Collaboration Within the Automotive Industry
Since 2004, Ford has worked with the AIAG to implement its capability-building program with global suppliers, with the intent of leveraging that work with other automakers (see diagram below). Ford has taken an “open book” approach to its supply chain work and has contributed an “executive on loan” – the global manager of our Supply Chain Sustainability group – to the AIAG to support the industry’s work and share what we have learned from working on these issues within our own operations. Materials developed within Ford to promote responsible working conditions have been offered to the group as a platform for use and development.
In 2005, Ford, General Motors, Chrysler, Honda North America and Toyota North America began collaborative work through the AIAG to explore a cooperative industry approach to promoting decent working conditions in the supply chain. We continue to seek the participation of all global OEMs. Nissan and Daimler have since joined the AIAG and have begun participation in a number of established and emergent workgroups. Additionally, Renault has participated in the 2010 Turkey Global Working Conditions supplier training. We have engaged suppliers across a variety of different commodities. Their participation has been important to inform the activities pursued by the automakers at the AIAG, as has engagement with government (both U.S. and local governments in the countries in which training programs are provided) and nongovernmental agencies.
Initiative participants have created a set of guidance statements to establish a shared industry voice on key working conditions issues. The statements cover the core elements of individual companies’ codes and policies, joint codes created by other industries and key international standards. The guidance statements cover child labor, forced labor, freedom of association, harassment and discrimination, health and safety, wages and benefits, and working hours. These statements serve as a baseline agreed upon by all the participating OEMs and are used as a platform for training. In 2010, we reached agreement with the other automakers to also expand the training curriculum to cover business ethics and environmental responsibility.
It should be noted that Ford’s specific expectations in the Ford CBWC for child labor exceed the expectations in the industry guidance statements and also include elements not yet addressed by the industry guidance statements, such as community engagement and indigenous populations.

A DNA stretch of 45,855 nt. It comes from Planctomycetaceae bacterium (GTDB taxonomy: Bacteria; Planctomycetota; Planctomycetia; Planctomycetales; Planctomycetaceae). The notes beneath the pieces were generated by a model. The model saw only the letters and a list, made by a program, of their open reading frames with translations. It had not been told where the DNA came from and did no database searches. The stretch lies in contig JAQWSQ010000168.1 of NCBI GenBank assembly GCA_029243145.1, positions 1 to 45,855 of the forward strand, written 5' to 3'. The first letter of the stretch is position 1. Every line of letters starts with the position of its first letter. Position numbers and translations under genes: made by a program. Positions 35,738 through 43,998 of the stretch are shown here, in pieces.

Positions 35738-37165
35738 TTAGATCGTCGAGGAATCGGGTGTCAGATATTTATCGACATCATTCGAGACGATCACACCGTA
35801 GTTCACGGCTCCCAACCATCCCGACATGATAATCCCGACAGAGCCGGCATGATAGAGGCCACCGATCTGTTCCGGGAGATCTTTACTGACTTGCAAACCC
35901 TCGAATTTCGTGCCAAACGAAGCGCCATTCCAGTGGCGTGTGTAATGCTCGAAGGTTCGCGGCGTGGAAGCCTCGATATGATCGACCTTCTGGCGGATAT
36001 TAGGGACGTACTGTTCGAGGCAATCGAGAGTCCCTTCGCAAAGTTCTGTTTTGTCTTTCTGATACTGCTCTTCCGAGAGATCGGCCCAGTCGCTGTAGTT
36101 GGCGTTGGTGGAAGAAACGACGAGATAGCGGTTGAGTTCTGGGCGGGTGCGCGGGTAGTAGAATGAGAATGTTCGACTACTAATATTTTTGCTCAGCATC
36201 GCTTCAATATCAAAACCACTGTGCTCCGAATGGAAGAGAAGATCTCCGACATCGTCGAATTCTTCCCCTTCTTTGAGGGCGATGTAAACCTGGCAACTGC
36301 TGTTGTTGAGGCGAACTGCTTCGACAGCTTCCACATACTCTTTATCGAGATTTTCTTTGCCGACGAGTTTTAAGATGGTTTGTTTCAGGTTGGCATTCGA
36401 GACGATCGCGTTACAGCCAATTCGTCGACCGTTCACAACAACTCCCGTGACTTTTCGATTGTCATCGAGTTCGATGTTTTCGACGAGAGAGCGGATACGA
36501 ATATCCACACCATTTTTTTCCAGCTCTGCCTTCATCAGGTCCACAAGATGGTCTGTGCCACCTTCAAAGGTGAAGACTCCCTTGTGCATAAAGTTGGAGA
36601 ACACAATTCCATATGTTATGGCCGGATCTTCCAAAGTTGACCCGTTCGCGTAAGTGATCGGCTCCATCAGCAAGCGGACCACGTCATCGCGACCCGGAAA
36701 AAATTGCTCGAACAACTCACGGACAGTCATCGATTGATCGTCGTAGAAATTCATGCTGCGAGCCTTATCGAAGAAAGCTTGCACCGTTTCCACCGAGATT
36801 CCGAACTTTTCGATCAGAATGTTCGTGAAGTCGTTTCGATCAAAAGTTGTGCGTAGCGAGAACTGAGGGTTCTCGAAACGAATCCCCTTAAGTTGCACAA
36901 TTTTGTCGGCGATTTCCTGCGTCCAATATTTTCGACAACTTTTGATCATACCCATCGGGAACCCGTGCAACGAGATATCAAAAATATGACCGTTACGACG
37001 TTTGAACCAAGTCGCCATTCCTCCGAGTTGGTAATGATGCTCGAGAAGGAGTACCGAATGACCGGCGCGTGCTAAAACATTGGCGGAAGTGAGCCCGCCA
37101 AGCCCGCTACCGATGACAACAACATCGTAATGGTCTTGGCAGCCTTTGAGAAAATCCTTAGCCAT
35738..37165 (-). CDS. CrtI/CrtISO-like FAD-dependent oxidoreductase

Tier 1 Engagement for Supply Chain Sustainability
Two new countries saw the launch of the AIAG jointly sponsored supplier training in 2010 – Turkey and Brazil. Both launches were executed successfully with the attendance of 463 total suppliers. The training in Turkey involved – for the first time – participation by a couple of European-based OEMs. Consistent with the format of Ford’s original design, the attendees were required to subsequently complete a cascade of the training and expectations to the entire factory population and suppliers. Through this process, the trainings impacted more than 83,300 workers and 29,600 Tier 2 suppliers.
The automakers collaborating at the AIAG have developed an online training program on supply chain working conditions and responsible procurement targeted at purchasing or supply chain management. The web-based training was launched in early 2010 by the five participating OEMs free of charge to their respective suppliers. The training was also deployed internally at a number of the sponsoring OEMs for their own global purchasing and supply chain staffs. Evaluation of the course and its impact is underway.
Next Steps in Industry Cooperation
The work of the companies at the AIAG continues on several fronts:
- Exploring an industry response to raw materials sourcing and transparency challenges
- Continuing to expand the factory-level supplier training program
- Increasing supplier ownership of working conditions issues through an expansion of engagement opportunities (i.e., the launch of e-learning programs in 2010 and continued direct engagement in AIAG work groups)
- Development of additional resources and networks that will ensure the successful communication of working conditions expectations throughout the automotive supply chain
For all workstreams, the AIAG and the companies are actively reaching out to others in the automotive supply chain, including global automakers and heavy truck manufacturers, industry associations and major automotive suppliers, as well as cross-sectoral initiatives. Broader participation will be needed to achieve the vision of an industry-wide approach to promoting supply chain sustainability.
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